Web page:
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_Vivi_  Identity Verified
Italy
Local time: 07:02
Italian to English
+ ...
TOPIC STARTER
thanks for your input Heinrich Dec 10, 2008

Heinrich Pesch wrote:

So there can be no general rule. This reminds me of a case, where an Italian website had to be translated. There was some kind of feedback form for the postal information of customers.

Not only were there the usual fields for Title (Herr, Frau, Fräulein etc.) which is quite unnecessary in Finnish (why does the recipient have to know the sex of the customer and if she is married or not?), as we don't use titles, but there was also a field for the street address with selectors for "strada, via, piazza, passagio, largo, campo..." you name it.

So this form was completely nonsense to non-Italians. No German or Finnish address is "Straße Wagner" or "Katu Sibelius", but Wagnerstraße and Sibeliuskatu. So it was pointless to translate this form.

Fortunately US-americans have already realised that other countries have no states. Many times online shopping failed because it was obligatory to fill in a state even if one had selected Germany or Finland. The information was not excepted without a state-entry.

But to returning back to the subject: in Finnish names of Saints and rulers like Kings and Queens must be translated into the Finnish equavalent. So King George becomes Yrjö-kuningas.

Regards
Heinrich


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Parrot  Identity Verified
Spain
Local time: 07:02
Member (2002)
Spanish to English
+ ...
Additional caveats Dec 10, 2008

The common sense that governs the translation of place names is also sometimes subject to non-linguistic information.

There is a "Calle Trafalgar" where I live (Madrid, not London), not to be confused with the square or any other Trafalgar streets anywhere else in the world. Likewise, there is a Madrid in Iowa that can't be confused with the capital of Spain, whatever possibility any original sent to Spain may open. (You'd possibly have to advise the client).

Putting yourself in the reader's shoes will help. As far as Italian is concerned, many English travel guides use Italian designations to help the traveller get oriented. I also receive the occasional text in Spanish about Italy and I observe the same rule of thumb in that language.

Proper names are another long story where historical texts are concerned. Some of these have translations (or not) by virtue of sheer convention, others (like the Pope's) follow a protocol.

If you feel comfortable with the idea of presuming that a chapter will be read in one sitting, you could make mention of both possible versions, always taking care you leave an original in place for orientation purposes while making sure the reader will know what exactly to look for in terms of his own language. This has the advantage of smoother reading that sounds like an original with not too many parentheses. However, it may also be applicable only when you're doing the entire text (i.e., an ultimate decision could be a job for the overall editor).

Hope it helps.


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xxxTranslatorB
English to Croatian
as agreed Dec 10, 2008

It is specific for every title or name of an institution, public place etc.. It is mostly governed by the decision of people who are in charge of the place or who authored it.. another point is related to the term's potential to be translated , or its " translatibility..." sometimes it will sound very " clumsy" when translated in the target language, and then the target audience will accept the original title, often with just adaptation in terms of transcription and pronunciation.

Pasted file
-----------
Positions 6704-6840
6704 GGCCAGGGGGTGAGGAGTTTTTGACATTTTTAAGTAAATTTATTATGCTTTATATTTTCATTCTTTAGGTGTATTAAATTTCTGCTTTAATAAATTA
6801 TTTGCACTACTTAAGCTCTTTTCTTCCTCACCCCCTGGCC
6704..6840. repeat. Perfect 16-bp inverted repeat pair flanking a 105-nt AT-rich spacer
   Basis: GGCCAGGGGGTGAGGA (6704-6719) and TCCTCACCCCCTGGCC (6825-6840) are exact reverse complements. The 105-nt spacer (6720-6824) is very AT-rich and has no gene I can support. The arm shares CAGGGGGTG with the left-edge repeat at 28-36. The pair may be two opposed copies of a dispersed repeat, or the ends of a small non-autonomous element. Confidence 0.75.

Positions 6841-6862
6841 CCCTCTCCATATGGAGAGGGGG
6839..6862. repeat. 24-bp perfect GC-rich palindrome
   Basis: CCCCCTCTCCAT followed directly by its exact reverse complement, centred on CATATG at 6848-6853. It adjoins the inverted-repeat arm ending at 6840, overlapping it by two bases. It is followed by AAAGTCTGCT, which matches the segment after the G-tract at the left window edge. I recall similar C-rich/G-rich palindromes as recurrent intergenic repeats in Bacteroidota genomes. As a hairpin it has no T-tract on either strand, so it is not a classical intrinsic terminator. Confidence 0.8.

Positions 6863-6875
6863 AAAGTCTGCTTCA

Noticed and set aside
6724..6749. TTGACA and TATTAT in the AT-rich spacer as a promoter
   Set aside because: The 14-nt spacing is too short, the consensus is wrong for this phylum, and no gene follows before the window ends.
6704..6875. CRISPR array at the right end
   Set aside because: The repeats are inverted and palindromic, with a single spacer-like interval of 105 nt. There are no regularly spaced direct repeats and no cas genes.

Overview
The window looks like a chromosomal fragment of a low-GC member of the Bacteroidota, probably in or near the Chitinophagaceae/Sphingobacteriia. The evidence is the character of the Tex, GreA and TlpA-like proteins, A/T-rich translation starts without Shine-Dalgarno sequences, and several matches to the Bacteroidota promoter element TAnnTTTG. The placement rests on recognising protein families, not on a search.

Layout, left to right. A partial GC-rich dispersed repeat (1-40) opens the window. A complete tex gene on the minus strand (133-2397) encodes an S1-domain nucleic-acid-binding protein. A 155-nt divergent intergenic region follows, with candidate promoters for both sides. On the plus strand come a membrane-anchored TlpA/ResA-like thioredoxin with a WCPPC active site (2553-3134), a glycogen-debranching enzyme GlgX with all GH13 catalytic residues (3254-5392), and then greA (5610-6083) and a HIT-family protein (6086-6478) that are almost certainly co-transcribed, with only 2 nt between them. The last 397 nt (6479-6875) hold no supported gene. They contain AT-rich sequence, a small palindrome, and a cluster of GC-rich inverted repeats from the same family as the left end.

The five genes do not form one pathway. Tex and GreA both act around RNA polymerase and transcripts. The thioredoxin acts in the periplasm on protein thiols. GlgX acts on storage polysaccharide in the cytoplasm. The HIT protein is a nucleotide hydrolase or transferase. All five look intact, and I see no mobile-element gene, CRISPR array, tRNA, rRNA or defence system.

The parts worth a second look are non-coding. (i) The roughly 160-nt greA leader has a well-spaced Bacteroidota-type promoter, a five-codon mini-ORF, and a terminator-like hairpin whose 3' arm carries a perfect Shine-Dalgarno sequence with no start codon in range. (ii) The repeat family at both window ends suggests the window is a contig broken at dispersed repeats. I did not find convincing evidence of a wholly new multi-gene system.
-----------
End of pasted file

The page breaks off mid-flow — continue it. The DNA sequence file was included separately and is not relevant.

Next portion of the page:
for example, it is common in Serbian that they translate " Kip slobode ", that is " Statue of Liberty"... however, for example " Big Ben", it is known in Serbian as " Big Ben", as it could not be appropriately translated. Often, titles with figurative or idiomatic meaning are harder to translate.

also, it is contextually-dependent,

[Edited at 2008-12-10 14:44 GMT]


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_Vivi_  Identity Verified
Italy
Local time: 07:02
Italian to English
+ ...
TOPIC STARTER
Thanks Parrot, your advice, suggestions and insight are appreciated Dec 10, 2008

Parrot wrote:

The common sense that governs the translation of place names is also sometimes subject to non-linguistic information.

There is a "Calle Trafalgar" where I live (Madrid, not London), not to be confused with the square or any other Trafalgar streets anywhere else in the world. Likewise, there is a Madrid in Iowa that can't be confused with the capital of Spain, whatever possibility any original sent to Spain may open. (You'd possibly have to advise the client).

Putting yourself in the reader's shoes will help. As far as Italian is concerned, many English travel guides use Italian designations to help the traveller get oriented. I also receive the occasional text in Spanish about Italy and I observe the same rule of thumb in that language.

Proper names are another long story where historical texts are concerned. Some of these have translations (or not) by virtue of sheer convention, others (like the Pope's) follow a protocol.

If you feel comfortable with the idea of presuming that a chapter will be read in one sitting, you could make mention of both possible versions, always taking care you leave an original in place for orientation purposes while making sure the reader will know what exactly to look for in terms of his own language. This has the advantage of smoother reading that sounds like an original with not too many parentheses. However, it may also be applicable only when you're doing the entire text (i.e., an ultimate decision could be a job for the overall editor).

Hope it helps.